After the sheikh h'll left, a Tmission
was refused to all other messengers of
the sultan. His majesty thereupon re
quested the diplomats of the other
powers to make representation to Said
l'asha. but they will make no attempt
to bring pressure to bear upon him.
Tln'y will leave him entire liberty
of action in the negotiations between
bimself and the palace. The resolu
tion adopted Ity the diplomats at their
meeting Thursday, which was later
handed to Saul l'asha by Karon Von
Caliee. tin Austrian ambassador, was
to this effect. It also referred to tb-s
1'itwers supporting Said Pasha if he
should accept the grand vi.ierate.
which tin- sultan has ashed him to do.
Together with the Adjuiiitnc: Chapel,
ltumed to the ('round.
llKlFoi:i. Ph.. fec. It. A special to
the Sunday Herald from Randolph. X.
Y.. says: While the students of Cham
berlain institute were at supper in the
dining ball Saturday, tire was discov
ered in the main building cupola. A
high wind gave the flames such head
way that the tire department, which
was on the scene in tive minutes, was
powerless. The flames communicated
with the chapel, ami all were burned
to the ground.
The buildings were situated on a
hill, and the water pressure was very
light. .Much of the chapel furnishings
and goods of roomers in the main
building were saved. Many of tiie
students had narrow escapes, but no
one received serious in jury.
Chamberlain institute was erected in
isibaml has been a preparatory school
for hundreds of western New York
and Pennsylvania men and women.
The institute was under the manage
ment of the Methodist KrisopaI con
ference with Prof. K. A. Hishop as
president. It will probably be rebuilt
at or.ee. The burned structure was a
frame one a ml the loss will be about
Sl.-.M'0: insurance. ?'. 01 h
THE PRESIDENT CRITICISED
For Leaving AY:idilni;ttm nt :t Time When
His Presence is ICspeciaily Keuircd.
Washington, Dec. '.. Great disap
pointment is expressed by members of
the house that the president should
have left the city Friday, and thus de
layed laying before them the informa
tion contained in Lord Salisbury's re
ply to Secretary Olney's letter, which
reached Washington Friday evening.
Such of the representatives as
feel a keen and patriot: ? in
terest in the Venezuelan boun
dary question and these consti
tute practically the whole house have
expressed the hope that the Ilritish
premier's answer v.-ouid be immediately
forwarded by the president in a special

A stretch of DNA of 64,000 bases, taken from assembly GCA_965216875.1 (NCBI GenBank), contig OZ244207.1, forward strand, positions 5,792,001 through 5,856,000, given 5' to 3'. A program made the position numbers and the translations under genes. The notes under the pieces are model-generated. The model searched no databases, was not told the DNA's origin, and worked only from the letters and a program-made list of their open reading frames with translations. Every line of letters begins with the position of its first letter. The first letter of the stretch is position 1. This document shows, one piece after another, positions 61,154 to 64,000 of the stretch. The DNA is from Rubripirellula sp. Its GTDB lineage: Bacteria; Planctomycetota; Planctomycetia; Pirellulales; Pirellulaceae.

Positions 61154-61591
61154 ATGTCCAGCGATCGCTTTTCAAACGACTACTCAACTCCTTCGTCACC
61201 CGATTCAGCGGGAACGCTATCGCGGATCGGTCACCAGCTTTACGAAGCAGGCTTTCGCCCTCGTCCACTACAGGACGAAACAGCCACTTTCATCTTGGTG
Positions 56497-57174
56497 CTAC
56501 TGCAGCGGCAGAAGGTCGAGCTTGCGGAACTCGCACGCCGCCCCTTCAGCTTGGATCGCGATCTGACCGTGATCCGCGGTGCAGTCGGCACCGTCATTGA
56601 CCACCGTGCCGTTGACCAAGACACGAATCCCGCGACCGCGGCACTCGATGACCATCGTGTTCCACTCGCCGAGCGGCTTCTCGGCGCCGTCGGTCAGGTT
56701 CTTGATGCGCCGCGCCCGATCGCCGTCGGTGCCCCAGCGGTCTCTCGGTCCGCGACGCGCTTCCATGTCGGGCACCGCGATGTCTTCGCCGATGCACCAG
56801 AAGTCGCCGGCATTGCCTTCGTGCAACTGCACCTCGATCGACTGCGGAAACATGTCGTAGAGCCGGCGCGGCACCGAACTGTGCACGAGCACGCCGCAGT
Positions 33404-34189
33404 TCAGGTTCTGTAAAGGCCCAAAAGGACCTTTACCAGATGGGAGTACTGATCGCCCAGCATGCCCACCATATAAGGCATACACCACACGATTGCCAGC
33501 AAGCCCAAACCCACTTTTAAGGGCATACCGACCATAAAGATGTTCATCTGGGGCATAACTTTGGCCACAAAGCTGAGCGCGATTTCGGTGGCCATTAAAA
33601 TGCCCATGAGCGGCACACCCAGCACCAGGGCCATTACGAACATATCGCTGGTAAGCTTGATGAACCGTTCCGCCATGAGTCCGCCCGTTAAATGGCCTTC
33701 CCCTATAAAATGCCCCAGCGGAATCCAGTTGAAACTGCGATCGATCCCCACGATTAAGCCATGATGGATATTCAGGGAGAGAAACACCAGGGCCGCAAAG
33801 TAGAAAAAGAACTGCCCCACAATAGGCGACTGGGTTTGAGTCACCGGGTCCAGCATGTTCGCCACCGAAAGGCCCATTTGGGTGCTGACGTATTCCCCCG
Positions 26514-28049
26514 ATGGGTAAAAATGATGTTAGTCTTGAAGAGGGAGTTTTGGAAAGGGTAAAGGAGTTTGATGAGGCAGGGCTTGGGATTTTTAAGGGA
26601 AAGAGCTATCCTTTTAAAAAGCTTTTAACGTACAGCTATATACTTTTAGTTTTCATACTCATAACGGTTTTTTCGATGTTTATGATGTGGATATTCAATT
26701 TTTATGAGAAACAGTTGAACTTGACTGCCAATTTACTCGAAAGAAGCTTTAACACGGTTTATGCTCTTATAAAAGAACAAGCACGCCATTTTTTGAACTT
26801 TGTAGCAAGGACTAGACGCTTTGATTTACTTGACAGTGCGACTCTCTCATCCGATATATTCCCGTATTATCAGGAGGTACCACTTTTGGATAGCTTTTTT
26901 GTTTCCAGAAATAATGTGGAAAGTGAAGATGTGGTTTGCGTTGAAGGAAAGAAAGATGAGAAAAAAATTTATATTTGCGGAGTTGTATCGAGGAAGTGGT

message to congress. The president's
absence will prevent the house for pos
sibly ten days from receiving this in
formation unless some other method of
procuring it is reached.
SHOVERS OF THE QUEER,
Arretted at Toledo, 0 After an Kxciting
Toi.kdo. O., Pec. !t. After firing four
shots and i)einr fired at half a dozen
times, Lewis A. Smith, who pave his
place of residence as New York, was
arrested late Saturday niht ou the
charge of passing- counterfeit money
and shooting with intent to kill.
Smith hail disposed of seven bogus
S-li bills before he was detected, and
one of his victims gave him the excit
ing chase which endeil in his capture
after a run of half a mile.
At the police station seventeen
counterfeit ".' bills were found on his
person and ?'.,04 in good money, the
latter the proceeds of the bills he had
passed. .1. C. I'ooper, an accomplice of
Smith, is also under arrest.
Singular Fatality that Overtook Oliver
Tarlwrt at Terre Ilacte, 1ml.
TKKKK H.VfTK. Ind.. Dee. 0. Oliv.T
Tarbert. a railroad switchman, was in
stantly killed here yesterday morning
in a manner perhaps never before re
corded. With a lighted lantern in his
hand he was passing over an oil tank
box ear when an explosion occurred
and sent his Ixxly fifty feet in the air.
It is supposed gas was generated in
the oil tank and escaping into the car
was ignited by his lantern. The car,
strnge to say, was not badly damaged
by the explosion.
An 10001 Opportunity.
It would seem that no woman reader
would fail to take advantage of the oifer
made elsewhere in this paper by Carson,
Pirie. Scott & Co., Chicago, to send their
Shopping Guide, "The Shopiters' Econo
mist," absolutely fret to all who write for it
This firm bus come to be known as -the
quickest mail-order house in the world." It
is one of Chicago's oldest and most reliable
firms, its business is immense, nud every
representation msde can be relied upon.
They boldly announce: -'Your money back
If not satisfied with your purchase.'
Be sure to find and read the big display
advertisement above referred to. llydoiinj
so you will probably be greatly assisted in
deciding on purchases for Christmas, and
the Catalogue has a fund of information
that will be valuable at all seasons. And all
vim need do is to write for it to Carson,
t irie, Scott & Co., 56 to 7- S tate St., Chicago.
It is no man's business whether he has
cenius or nt; work he rr.i'st, whatever lie
is, but quietly ami steadily: and the natural
and uiiimwtl results 01 such work will he
always the thinjr (ird meant Liin to do, and
will be his best. Kuskin.
It is a hiirh. solemu, almost awfii'thpiicht
for every individual man that his earthly
intiueiiee. which has had a commencement,
will never, through all iices. were he the
very meanest of us, have an end. Carlj ie.
Annual Half Kntn Excursion to Canada,
Via Chicago & Grand Trunk Railway.
The Chicago & Grand Trunk Raihvav has
arranged for the usual Hulf Kate Holiday
Excursions to riuciial points ia Canada